It’s been easy to criticise Taking Back Sunday in recent years. Their best material celebrating its 10th anniversaries and a few lacklustre live performances haven’t done much for their reputation and rather than cut their losses end the band with a bang – similar to the likes of emo peers My Chemical Romance – they’ve stagnated somewhere between the nostalgic and the desperate.
Tidal Wave, the new album from the band, has made an attempt to blow all of their cobwebs away rather than cling on to a past that has long, long gone. With more than a touch of Against Me!’s sound about it, lead single Tidal Wave had us all fooled into thinking that perhaps the band may actually be transforming and moving towards a much more punk sound. It wasn’t to be, however, as the majority of the album still sounds like a watered down version of what they used to do best.
Death Wolf begins with an atmospheric introduction, crashing into a defiant chorus, but it’s missing the powerhouse force of the lead single. All Excess has moments of overlapping vocals and Lazzara’s skills as a commanding frontman do shine through but, despite his unmistakeable voice, it’s a sound that Jimmy Eat World might do better. I Felt It Too, disappointingly, harks back to the band’s older ballads but it’s not as gut-wrenching as some of your favourites.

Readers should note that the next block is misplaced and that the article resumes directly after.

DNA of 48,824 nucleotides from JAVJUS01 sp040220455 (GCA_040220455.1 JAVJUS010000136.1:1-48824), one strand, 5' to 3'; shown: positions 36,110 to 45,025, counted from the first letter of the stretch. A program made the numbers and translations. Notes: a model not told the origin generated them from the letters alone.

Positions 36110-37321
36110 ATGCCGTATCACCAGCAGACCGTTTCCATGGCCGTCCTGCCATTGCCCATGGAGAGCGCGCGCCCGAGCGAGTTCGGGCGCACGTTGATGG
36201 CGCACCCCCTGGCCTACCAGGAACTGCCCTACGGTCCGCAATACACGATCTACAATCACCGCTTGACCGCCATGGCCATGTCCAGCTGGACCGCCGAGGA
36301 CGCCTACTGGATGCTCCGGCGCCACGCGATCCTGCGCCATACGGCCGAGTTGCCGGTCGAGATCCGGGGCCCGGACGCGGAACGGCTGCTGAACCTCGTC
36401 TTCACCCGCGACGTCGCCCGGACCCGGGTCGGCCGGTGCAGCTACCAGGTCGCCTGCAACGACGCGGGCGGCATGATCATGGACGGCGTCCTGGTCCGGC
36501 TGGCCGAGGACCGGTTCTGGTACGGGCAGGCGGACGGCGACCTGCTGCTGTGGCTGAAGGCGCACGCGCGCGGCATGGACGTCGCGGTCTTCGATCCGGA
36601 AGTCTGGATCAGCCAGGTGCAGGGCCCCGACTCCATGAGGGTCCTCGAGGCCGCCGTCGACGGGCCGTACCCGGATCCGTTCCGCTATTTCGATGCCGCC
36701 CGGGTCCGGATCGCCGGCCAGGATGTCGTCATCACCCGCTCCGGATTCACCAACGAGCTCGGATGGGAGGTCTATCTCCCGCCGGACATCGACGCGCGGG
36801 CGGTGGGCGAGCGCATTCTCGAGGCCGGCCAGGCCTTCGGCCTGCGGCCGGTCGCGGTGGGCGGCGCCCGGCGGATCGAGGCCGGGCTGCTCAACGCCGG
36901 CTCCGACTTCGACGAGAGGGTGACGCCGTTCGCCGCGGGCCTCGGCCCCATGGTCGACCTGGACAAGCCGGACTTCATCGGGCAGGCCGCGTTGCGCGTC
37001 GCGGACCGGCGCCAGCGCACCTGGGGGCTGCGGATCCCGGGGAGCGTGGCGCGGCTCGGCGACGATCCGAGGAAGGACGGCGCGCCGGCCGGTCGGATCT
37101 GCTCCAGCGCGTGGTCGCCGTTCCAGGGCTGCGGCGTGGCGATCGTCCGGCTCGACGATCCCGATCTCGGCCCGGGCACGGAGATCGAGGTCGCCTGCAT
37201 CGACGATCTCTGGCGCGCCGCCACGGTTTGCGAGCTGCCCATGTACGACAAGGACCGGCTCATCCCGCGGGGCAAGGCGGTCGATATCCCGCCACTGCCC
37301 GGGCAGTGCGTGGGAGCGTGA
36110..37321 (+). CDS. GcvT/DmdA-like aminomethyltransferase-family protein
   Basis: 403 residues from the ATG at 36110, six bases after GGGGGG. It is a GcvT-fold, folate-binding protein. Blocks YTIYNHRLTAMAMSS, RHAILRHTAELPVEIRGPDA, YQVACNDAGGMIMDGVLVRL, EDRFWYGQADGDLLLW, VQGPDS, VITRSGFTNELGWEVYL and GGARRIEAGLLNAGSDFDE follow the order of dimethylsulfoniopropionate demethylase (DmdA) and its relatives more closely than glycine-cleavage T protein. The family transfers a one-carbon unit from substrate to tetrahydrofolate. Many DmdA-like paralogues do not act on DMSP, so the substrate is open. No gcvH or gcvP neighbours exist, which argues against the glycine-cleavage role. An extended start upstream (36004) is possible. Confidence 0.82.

More and more ballads take centre stage, further shunning any notion of a new and intriguing sound, with We Don’t Go In There and the drum powered Homecoming. An emotional declaration of hope and acceptance, it has the potential to grow to an anthemic crescendo, instead blurring into I’ll Find A Way To Make It What You Want.
It’s certainly impressive that some of alternative music’s finest pioneers are on their seventh album. Unfortunately, 2016 is full of some tough competition and Tidal Wave is easily ignorable for some newer names; if you’re already a fan, you’re not going to find a new favourite TBS song here.
Standout Track: Tidal Wave
For Fans Of: Against Me!, The Gaslight Anthem, Jimmy Eat World
Written by: Kathryn Black